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2011 Distinguished Graduate Award

Dr. Lewis Sorley '56

Dr. Lewis “Bob” Sorley served as an Armor officer during the Cold War, standing guard along the Iron Curtain in Germany, serving as second in command of a tank battalion in combat in Vietnam, and later commanding a tank battalion back in Germany.  In the academic realm, he served on the faculties of the United States Military Academy and the Army War College.  He also performed yeoman service at the highest levels in the Offices of the Army Chief of Staff and the Secretary of Defense.  Upon retiring from active duty in 1976, he embarked upon an equally illustrious career with the Central Intelligence Agency, serving in a succession of responsible positions and revitalizing the National Intelligence Emergency Support Office.  After a dozen years as president of a corporation he founded, he launched a career as a writer of military history and also served as Executive Director of the Association of Military Colleges and Schools.  His most enduring contributions, though, have been as a military historian and biographer, especially as regards the Vietnam War, and as an ethical and moral touchstone for a generation of military leaders.

As a young Armor officer, Sorley served in armored cavalry units constantly on alert for Soviet expansion and the Cold War in Europe.  Later, he would serve on another front of that war as executive officer of the 1st Battalion, 69th Armor, in Vietnam, before returning to Germany to command the 2nd Battalion, 37th Armor.  Even though the era of the early seventies was a difficult one in Europe, his battalion excelled in morale and professionalism.  Upon graduating from the Army War College he was selected to remain on the War College faculty.  There he taught military planning and strategy, established the first elective course in advanced military strategy, and chaired the Current Affairs Panel, a group of students who made panel presentations on military affairs to college students, civic groups, and on television.  His integrity and professionalism were extremely important as that panel sought to portray accurately the Army’s role in the Vietnam War, a conflict then not well understood by many of the audiences addressed.  He completed his military career in the Office of the Secretary of Defense.

Sorley next joined the Central Intelligence Agency, where he served initially as the policy planner on the Intelligence Community Staff for the Director of Central Intelligence, then as the Agency’s chief of internal audit, and finally as head of the National Intelligence Emergency Support Office.  In that last assignment, he put his stamp on the Central Intelligence Agency by revitalizing this important office with government-wide impact and responsibilities.  During these years he also earned a doctorate in national security affairs from the Johns Hopkins University.  Upon retiring from the Agency in the grade of SIS-4, three-star general equivalent, he became President of Azonic Services Corporation, an entity he founded, served two terms on the Board of Trustees of the West Point Association of Graduates, and was an adjunct fellow of the Center for Strategic and International Studies.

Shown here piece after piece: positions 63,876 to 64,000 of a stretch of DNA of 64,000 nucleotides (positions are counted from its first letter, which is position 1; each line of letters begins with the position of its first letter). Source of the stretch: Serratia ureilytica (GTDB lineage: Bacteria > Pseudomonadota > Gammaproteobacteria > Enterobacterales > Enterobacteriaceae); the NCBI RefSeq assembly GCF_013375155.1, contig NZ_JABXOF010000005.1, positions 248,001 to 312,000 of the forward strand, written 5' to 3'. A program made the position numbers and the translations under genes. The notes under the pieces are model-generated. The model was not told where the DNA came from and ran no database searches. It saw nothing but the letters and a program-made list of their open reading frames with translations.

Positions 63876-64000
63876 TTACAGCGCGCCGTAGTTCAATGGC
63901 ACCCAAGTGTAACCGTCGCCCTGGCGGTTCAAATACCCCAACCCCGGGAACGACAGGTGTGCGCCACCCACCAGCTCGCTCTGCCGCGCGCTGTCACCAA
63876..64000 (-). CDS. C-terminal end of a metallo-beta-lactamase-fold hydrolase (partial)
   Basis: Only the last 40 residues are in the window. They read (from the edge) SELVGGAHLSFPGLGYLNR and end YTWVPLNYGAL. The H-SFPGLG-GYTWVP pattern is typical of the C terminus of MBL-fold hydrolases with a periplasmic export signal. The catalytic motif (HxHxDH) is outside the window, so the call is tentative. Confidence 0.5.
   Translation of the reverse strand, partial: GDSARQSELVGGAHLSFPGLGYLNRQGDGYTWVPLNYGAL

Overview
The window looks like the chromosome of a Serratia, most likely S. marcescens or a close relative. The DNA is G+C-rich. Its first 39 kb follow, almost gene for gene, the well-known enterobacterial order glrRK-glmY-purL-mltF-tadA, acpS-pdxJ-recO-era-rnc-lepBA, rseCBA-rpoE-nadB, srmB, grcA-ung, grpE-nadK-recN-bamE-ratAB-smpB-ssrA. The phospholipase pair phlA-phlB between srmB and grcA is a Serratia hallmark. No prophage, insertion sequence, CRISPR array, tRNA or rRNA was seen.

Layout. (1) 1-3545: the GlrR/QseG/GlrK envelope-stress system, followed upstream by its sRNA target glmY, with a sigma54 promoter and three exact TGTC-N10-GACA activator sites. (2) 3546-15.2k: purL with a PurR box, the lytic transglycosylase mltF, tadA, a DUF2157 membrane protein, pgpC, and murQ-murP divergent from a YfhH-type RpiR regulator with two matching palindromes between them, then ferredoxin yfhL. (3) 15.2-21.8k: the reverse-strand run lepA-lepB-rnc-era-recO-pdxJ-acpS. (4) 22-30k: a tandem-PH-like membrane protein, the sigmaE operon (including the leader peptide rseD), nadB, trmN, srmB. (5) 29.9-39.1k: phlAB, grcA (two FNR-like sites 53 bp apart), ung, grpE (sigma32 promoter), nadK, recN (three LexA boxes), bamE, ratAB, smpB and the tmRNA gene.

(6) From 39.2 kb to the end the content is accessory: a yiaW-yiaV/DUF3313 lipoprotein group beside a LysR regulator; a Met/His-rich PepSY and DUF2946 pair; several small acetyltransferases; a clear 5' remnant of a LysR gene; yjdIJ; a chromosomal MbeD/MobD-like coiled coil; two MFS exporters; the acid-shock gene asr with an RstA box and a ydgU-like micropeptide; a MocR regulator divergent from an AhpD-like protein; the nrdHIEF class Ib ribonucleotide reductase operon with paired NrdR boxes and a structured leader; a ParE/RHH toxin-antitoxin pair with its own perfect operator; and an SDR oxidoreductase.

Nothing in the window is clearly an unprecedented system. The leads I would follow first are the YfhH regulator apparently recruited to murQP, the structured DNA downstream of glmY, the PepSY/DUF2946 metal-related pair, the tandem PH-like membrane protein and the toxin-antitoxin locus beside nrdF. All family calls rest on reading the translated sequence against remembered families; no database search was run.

He was also, for eight years, Executive Director of the Association of Military Colleges and Schools of the United States; served for a decade as a member and then secretary of the Board of Directors of the Army Historical Foundation; and was selected by the Virginia Military Institute as its first visiting professor of Leadership and Ethics.

It is as an author and historian, however, that Sorley has had his most lasting influence on the Army and our nation.  His A Better War: The Unexamined Victories and Final Tragedy of America’s Last Years in Vietnam, and the later Vietnam Chronicles: The Abrams Tapes, 1968-1972 have, over the years, brought about an altered and much improved understanding of the Vietnam War and the performance of our armed forces in that conflict.  There is now a general understanding, even among critics of the war, that Creighton Abrams ranks among the most outstanding of America’s military commanders.  Sorley’s work in explaining the complexities of the Vietnam War has expanded and enriched the historical record while also significantly influencing contemporary counterinsurgency doctrine.  His devotion to our South Vietnamese comrades has been reflected in his helping several shape and publish manuscripts about the war, and in his editing and facilitating publication of The Vietnam War: An Assessment by South Vietnam’s Generals.  Additionally, his biographies of General Abrams and General Harold K. Johnson have received wide acclaim, as has his editing of Press On! Selected Works of General Donn A. Starry.  As a man of integrity who gives of himself generously to tell the West Point story, lecture at West Point and in other military venues, and write for graduate publications, Sorley was the obvious choice to author Honor Bright: History and Origins of the West Point Honor Code and System for the Military Academy’s Simon Center for the Professional Military Ethic.

Accordingly, the West Point Association of Graduates of the United States Military Academy takes great pride in presenting the 2011 Distinguished Graduate Award to one of the finest military historians of the last half century and, in the words of General Frederick Franks ’59, a national treasure, Dr. Lewis Sorley, Class of 1956.